“If you cannot do the work you love, learn to love the work you do.” – Sathya Sai Baba
When life gives us the fortune to have a job, we may not like the duties. It’s easy to complain and lament. But this drains energy and serves no purpose. The empowering approach is to change one’s perspective. Find the good things about the job and appreciate them.
Most of us spend eight or more hours a day at work. Many people say they would like to quit their jobs to find a more meaningful occupation. They feel that in their current professions they’re not making a contribution. They say that working for a charity or volunteering would bring more contentment. But every job can become meaningful and every individual can make a contribution and find satisfaction when work is perceived as a spiritual practice.
Consider the cashier at Earthfare who uses her job in a conscious way to uplift people. She greets them with a constant, serene and sincere presence. She doesn’t demand attention or shout out that her job is a spiritual practice (and she may not even consider it that way), but in action, her words of encouragement that come out as she bags kale and organic coffee, have the power to transform the atmosphere for the people who pass by her. How many hundreds upon thousands of people will be influenced by her calm, quiet presence? These same customers will take home some of her good energy and possibly share it with their families, colleagues and friends.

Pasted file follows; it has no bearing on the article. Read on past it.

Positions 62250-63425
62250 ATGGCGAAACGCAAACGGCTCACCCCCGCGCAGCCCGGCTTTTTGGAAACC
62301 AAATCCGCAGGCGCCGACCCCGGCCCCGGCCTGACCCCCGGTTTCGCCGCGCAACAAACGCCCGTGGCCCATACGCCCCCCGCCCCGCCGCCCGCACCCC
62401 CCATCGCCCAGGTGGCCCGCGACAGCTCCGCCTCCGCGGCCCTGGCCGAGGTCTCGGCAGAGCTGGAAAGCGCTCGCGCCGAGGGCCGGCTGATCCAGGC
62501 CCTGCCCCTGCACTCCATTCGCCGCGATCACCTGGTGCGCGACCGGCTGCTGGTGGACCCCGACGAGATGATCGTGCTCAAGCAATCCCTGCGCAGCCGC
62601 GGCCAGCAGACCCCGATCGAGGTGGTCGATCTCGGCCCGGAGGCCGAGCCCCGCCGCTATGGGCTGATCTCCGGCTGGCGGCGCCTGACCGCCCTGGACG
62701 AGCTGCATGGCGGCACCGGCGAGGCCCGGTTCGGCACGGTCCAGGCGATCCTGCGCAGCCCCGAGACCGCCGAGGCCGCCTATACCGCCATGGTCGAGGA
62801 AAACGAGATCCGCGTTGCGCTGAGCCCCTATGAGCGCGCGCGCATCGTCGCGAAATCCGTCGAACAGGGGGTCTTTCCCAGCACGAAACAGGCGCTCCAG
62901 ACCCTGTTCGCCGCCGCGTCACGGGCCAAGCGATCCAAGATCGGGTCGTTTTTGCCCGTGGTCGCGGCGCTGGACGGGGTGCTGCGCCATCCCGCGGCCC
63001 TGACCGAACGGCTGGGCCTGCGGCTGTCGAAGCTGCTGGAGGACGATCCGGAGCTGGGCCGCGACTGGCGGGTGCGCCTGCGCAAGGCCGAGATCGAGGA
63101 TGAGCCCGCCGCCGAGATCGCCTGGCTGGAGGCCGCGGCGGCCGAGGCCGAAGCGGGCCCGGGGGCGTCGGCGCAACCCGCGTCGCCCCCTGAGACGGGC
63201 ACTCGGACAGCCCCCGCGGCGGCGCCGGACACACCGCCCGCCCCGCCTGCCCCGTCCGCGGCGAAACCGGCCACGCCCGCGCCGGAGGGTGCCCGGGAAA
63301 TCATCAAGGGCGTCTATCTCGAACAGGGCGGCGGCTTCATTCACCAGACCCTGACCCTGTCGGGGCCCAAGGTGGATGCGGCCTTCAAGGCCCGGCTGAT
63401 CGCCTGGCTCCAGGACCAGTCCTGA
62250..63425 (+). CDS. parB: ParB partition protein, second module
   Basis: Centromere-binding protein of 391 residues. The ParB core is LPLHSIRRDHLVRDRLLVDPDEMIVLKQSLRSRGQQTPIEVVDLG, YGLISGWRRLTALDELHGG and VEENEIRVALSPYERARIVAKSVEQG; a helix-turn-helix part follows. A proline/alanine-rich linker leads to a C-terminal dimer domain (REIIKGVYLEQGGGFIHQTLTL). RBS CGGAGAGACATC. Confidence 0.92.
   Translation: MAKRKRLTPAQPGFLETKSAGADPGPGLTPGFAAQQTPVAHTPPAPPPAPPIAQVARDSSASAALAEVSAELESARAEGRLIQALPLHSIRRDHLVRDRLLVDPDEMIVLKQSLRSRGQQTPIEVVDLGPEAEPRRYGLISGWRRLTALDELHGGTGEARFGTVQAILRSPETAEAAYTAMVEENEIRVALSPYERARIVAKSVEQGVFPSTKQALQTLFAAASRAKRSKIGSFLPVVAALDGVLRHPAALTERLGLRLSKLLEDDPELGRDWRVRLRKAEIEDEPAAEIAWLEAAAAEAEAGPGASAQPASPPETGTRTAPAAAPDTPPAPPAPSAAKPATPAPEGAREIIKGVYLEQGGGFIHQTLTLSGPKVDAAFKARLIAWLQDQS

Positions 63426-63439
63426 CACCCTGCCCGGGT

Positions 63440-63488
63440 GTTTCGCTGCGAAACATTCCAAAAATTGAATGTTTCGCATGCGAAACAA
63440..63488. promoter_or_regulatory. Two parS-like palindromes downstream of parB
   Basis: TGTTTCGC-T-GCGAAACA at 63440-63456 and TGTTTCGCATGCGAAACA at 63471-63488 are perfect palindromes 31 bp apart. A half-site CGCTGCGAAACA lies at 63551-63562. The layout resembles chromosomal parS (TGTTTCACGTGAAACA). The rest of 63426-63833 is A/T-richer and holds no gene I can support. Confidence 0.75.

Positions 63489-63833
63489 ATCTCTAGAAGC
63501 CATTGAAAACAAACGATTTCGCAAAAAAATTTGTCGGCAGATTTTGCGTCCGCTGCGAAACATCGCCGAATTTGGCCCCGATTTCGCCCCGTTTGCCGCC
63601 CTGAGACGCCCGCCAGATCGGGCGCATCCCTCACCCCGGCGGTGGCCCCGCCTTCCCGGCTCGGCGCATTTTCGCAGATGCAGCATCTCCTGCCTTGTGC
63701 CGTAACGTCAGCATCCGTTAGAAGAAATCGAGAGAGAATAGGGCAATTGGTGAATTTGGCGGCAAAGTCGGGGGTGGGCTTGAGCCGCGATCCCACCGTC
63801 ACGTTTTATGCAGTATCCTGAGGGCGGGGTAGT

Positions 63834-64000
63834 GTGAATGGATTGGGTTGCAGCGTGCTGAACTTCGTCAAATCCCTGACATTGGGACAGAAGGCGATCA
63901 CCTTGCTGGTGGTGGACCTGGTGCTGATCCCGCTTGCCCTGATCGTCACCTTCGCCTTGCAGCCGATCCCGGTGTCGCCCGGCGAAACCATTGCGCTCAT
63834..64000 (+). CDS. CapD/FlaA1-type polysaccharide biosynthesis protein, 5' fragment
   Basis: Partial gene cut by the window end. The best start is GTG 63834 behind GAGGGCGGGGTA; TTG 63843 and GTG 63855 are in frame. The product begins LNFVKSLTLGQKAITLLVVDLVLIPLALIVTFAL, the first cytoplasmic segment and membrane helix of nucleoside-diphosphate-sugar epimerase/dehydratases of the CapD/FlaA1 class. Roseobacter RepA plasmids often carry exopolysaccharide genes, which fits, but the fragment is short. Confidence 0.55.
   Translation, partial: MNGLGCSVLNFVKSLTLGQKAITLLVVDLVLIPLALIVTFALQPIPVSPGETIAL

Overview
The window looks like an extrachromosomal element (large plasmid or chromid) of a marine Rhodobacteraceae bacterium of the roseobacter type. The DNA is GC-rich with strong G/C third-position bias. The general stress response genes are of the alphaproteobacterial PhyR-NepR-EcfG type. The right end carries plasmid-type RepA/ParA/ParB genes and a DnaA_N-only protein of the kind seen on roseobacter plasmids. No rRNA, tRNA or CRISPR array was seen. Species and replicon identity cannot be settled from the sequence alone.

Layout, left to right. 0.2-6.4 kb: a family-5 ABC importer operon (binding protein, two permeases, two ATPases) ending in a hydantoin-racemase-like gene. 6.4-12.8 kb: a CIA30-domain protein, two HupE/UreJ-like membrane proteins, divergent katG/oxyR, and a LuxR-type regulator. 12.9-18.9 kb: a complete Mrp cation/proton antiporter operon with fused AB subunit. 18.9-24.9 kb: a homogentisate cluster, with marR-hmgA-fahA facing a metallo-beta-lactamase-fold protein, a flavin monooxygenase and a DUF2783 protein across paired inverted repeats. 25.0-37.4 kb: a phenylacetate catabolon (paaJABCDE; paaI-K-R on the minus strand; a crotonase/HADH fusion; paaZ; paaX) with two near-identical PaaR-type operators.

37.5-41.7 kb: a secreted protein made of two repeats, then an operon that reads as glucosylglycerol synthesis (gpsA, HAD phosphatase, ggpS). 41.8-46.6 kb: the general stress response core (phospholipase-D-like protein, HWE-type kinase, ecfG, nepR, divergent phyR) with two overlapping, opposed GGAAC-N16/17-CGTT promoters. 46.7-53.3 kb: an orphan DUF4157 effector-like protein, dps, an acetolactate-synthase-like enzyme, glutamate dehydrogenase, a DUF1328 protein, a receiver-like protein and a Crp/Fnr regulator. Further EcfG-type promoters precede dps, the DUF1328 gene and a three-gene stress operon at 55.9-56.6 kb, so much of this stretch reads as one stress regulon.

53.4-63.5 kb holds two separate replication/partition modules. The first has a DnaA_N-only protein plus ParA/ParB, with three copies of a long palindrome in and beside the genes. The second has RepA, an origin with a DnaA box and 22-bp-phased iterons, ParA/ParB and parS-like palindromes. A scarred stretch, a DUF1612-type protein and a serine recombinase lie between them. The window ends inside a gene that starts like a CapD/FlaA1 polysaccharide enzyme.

We tend to think that only jobs with big titles, lots of subordinates and high pay are important. But every person in every job can make a difference – if they turn work into a conscious practice for spiritual growth. In what way can you be more conscious in your job today? If you don’t have a job, then consider your roles. How can you use your role in life to be an inspiration to others? Every opportunity can open doors to new hope and ignite a spark of joy. In spiritual practice, the sacred and profane walk hand in hand, the sacred elevates the profane to turn the journey into one filled with meaning and purpose regardless of place, time or the activity involved.
Bio: Debra Moffitt is author of Awake in the World: 108 Practices to Live a Divinely Inspired Life. A visionary and teacher, she’s devoted to nurturing the spiritual in everyday life. She leads workshops on spiritual practices at the Sophia Institute and other venues in the U.S. and Europe. Her mind/body/spirit articles, essays and stories appear in publications around the globe and were broadcast by BBC World Services Radio. She has spent over fifteen years practicing meditation, working with dreams and doing spiritual practices. Visit her online at http://www.debramoffitt.com and http://www.awakeintheworld.com.